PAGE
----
All aboard for the rise of the robots

The world is facing some profound paradigm shifts, thanks to the proliferation of artificial intelligence (AI) and robotic technologies.

Robotics are poised to take over around 800 million jobs by 2030 and, thus, around a third of the workforce in advanced economies will require upskilling and retraining.

In recent research, a team of scholars from Australia, Germany, Singapore, the UK and the US have identified the prevalent impact of robotics across all levels of the service economy (see Wirtz, J., Patterson, P., Kunz, W., Gruber, T., Lu, V.N., Paluch, S. & Martins, A. 2018, 'Brave new world: Service robots in the frontline', Journal of Service Management, vol. 29, no. 5).

We maintain that, in a world increasingly dominated by automation, humans will prevail in professional service roles that necessitate a combination of complex cognitive tasks and social and emotional ones. Robots will indeed excel in subordinate service roles for their precision, reliability, efficiency and ability to deliver on scale with consistency in quality and performance.

In the higher education sector, robotics will become an integral part of our culture and operations. Core tasks related to student services (e.g., front counter inquiries, course enrolment, timetabling, library services, data management and analytics) will largely depend on robotic and automatic functions. Areas such as PhD supervision, strategic planning, policy development, student experience and success will be predominantly delivered by humans for our social and emotional capabilities, agility, resilience and empathy.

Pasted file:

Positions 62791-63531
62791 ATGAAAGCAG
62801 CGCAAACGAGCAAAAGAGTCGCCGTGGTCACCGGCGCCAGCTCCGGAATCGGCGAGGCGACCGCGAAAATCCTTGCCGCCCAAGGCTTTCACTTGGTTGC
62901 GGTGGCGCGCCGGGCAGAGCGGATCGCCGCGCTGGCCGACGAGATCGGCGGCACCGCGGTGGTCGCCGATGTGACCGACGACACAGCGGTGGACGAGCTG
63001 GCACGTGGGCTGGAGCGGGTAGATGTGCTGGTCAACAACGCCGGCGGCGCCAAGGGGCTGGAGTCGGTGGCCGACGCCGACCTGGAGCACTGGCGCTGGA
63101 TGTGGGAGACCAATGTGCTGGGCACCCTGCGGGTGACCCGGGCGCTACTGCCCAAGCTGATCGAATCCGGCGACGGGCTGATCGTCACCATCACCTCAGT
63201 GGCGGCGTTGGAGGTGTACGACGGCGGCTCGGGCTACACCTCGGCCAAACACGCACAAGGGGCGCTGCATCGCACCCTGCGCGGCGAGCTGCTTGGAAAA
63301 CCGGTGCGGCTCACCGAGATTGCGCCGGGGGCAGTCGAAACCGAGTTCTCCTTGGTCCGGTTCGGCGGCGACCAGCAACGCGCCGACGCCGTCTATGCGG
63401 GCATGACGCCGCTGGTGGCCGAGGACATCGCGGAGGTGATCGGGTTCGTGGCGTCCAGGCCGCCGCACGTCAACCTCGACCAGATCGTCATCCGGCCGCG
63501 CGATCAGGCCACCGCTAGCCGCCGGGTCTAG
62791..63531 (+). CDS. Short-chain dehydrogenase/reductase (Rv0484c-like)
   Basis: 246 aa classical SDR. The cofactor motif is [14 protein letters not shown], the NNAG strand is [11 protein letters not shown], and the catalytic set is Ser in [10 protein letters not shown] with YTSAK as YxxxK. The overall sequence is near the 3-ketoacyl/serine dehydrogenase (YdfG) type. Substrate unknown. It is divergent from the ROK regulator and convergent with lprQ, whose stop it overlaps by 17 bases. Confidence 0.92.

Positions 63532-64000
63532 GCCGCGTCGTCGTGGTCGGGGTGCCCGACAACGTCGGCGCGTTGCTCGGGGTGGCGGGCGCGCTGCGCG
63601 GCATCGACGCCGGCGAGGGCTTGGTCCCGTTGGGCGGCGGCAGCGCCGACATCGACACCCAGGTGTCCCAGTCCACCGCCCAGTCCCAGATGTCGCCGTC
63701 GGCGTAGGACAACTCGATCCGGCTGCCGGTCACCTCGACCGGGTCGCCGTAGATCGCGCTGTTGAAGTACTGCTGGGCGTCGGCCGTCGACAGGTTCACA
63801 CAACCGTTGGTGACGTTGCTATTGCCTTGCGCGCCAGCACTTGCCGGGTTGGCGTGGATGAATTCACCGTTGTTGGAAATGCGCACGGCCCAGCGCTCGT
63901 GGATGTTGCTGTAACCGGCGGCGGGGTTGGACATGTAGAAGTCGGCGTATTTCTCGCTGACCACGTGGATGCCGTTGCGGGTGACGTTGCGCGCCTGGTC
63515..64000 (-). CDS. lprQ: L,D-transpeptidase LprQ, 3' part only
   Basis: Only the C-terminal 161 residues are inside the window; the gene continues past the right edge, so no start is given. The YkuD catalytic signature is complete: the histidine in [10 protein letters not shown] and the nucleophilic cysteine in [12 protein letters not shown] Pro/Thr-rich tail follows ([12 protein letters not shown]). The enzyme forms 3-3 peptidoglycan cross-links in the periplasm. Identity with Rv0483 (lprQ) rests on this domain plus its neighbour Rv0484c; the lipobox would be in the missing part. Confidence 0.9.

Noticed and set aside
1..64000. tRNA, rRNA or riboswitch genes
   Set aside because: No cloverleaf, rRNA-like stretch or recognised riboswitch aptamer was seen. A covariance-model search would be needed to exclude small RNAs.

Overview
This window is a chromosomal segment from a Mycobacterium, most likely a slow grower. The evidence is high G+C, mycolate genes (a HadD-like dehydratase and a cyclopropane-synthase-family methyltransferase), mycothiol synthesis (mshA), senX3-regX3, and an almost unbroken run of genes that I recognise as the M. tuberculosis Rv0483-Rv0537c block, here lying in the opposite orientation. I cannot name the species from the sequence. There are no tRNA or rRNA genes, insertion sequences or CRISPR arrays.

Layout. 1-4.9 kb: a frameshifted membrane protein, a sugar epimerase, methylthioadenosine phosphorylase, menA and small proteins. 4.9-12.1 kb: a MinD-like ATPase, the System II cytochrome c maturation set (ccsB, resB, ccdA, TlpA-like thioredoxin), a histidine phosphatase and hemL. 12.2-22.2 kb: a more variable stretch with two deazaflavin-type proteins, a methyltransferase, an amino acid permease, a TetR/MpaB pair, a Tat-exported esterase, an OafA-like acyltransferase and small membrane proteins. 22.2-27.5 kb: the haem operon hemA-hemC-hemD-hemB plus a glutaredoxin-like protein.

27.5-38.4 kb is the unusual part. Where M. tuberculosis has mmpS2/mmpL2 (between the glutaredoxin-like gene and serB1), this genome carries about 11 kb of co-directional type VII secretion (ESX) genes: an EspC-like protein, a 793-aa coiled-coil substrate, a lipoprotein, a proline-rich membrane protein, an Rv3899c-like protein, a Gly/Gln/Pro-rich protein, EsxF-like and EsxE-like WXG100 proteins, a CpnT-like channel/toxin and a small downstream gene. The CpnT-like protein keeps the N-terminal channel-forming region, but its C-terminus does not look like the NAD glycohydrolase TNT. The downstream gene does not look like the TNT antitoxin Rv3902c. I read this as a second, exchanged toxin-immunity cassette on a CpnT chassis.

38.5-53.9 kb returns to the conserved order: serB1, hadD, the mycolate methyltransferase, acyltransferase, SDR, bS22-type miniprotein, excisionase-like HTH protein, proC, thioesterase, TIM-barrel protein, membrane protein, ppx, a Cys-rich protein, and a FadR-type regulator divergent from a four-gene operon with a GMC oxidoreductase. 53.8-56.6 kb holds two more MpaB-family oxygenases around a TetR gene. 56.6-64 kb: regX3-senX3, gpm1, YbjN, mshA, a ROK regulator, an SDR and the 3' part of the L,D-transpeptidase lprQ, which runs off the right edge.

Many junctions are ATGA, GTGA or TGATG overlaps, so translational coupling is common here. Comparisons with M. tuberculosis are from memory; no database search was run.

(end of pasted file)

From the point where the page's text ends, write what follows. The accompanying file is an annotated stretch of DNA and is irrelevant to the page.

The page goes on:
We might witness an increasing number of hybrid human-robot teams for activities such as classroom deliveries, academic assessments, career advisory, business and financial services. Ultimately, the actual use of service robots will depend on the customer acceptance of robotic services, which is driven by the functional elements (perceived ease of use, perceived usefulness, subjective social norms), relational elements (trust and rapport) and social-emotional elements (perceived humanness, social interactivity and social presence) of the robotics themselves.

Are we equipping ANU students with enough skills and preparation for the enormous impact of a robotic future? The answer is, only to some extent.